The Serious Fraud Office (SFO) has charged Barclays Bank PLC with "unlawful financial assistance" relating to billions of pounds the bank raised in Qatar in 2008.
The same charges were bought against Barclays PLC in June last year. The SFO’s decision to charge Barclays Bank as well is a major one, as it is Barclays Bank that holds the banking licence which allows it to operate in different countries. If it was found guilty, it could possibly lose that licence.
All the charges stem from an arrangement where, to avoid a government bail-out, Barclays took a £12 billion loan from Qatar Holdings, which is owned by the state of Qatar. It then loaned £2.3bn back to Qatar Holdings.
The SFO claims that loan was used either directly, or indirectly, to buy shares in Barclays, which it believes is unlawful financial assistance.
The offence of unlawful financial assistance (UFA) is not a well-known offence. ‘Financial assistance’ refers to assistance given by a company for the purchase of its own shares or the shares of its holding companies. Where such unlawful assistance is given, it will render the relevant transaction void and may constitute a criminal offence.
The UK version of this offence was originally covered by Section 151 of the Companies Act 1985. This was repealed by the Companies Act 2006. However, the repeal is only effective (from 1/10/08) in relation to private companies only. As Barclays is a public limited company, it is still caught by the 1985 Act.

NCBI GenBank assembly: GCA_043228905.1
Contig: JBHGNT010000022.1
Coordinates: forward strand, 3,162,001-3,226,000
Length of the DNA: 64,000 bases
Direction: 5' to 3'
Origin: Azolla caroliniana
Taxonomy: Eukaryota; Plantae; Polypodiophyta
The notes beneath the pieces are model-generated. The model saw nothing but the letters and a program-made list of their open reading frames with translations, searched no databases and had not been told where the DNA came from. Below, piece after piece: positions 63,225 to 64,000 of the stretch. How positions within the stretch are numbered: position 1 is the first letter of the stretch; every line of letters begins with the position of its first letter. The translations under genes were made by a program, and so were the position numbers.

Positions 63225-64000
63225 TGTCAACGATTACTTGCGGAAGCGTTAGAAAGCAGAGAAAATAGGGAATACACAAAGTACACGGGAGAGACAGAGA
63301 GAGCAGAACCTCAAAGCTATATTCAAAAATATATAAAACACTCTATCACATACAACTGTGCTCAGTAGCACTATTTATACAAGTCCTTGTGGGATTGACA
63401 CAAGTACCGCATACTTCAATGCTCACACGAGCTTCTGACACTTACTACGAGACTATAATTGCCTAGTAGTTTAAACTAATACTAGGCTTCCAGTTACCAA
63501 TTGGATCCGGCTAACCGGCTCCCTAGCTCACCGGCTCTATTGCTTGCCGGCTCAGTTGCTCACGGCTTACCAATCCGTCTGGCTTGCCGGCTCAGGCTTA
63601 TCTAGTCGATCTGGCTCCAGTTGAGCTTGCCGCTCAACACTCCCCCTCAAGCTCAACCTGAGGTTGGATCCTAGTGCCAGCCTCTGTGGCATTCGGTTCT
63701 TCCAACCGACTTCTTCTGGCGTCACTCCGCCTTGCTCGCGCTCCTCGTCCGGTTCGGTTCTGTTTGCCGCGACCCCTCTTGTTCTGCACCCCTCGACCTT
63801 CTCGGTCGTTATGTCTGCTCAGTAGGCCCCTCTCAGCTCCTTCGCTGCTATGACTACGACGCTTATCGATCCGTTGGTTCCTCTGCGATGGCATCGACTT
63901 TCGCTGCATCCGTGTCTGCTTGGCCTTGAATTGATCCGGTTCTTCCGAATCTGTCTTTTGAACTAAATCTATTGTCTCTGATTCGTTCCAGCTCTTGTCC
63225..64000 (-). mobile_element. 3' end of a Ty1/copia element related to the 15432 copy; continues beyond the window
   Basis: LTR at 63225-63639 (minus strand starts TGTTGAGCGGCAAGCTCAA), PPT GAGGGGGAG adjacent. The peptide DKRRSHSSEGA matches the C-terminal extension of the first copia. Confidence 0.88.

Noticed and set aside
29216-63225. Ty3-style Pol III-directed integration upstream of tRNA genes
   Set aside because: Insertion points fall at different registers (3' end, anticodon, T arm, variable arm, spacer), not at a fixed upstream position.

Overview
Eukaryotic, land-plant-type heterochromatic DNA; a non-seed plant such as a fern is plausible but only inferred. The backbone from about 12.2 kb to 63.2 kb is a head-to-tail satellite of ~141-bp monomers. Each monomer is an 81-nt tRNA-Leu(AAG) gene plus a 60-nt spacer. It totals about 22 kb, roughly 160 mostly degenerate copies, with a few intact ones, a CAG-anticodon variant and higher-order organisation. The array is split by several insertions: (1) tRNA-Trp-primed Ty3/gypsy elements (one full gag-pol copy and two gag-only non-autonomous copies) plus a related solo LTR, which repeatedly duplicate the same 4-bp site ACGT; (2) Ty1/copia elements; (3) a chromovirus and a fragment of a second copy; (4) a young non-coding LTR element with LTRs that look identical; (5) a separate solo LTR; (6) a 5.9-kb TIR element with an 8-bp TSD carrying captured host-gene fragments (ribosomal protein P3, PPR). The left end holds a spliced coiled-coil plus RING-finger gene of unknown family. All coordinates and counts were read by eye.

Section 678 of the 2006 Act provides that where a person is acquiring or proposing to acquire shares in a public company, it is ‘not lawful’ for that company, or a subsidiary of that company, to give financial assistance directly or indirectly for the purpose of the acquisition. Not only is it ‘not lawful’ – Section 680 makes it a criminal offence. This means that the company incurs criminal liability, as well as ‘every officer of the company who is in default’; under Section 680(1) (b).
Aziz Rahman, the founder of Rahman Ravelli, said: “The change that came with the Companies Act regarding UFA, however, should not lead directors of private companies to think that they can be relaxed about financing deals as the law imposes no restrictions upon them.
“Directors of companies have a statutory duty to act in a way that they consider to be most likely to promote the success of their company. This success has to be for the benefit of its members as a whole, as opposed to a select few who may be enriched by a certain transaction that may not be in the general interests of the company.’’
Mr Rahman added: “While major companies, such as Rolls-Royce and Tesco, were able to negotiate to the point where they obtained a deferred prosecution agreement and avoided prosecution, this has not been possible with Barclays. As a result, it has been charged.
“It would be interesting to know whether Barclays not securing a DPA is because it refuses to admit it did anything wrong or because it did not do enough to prevent wrongdoing being carried out.’’
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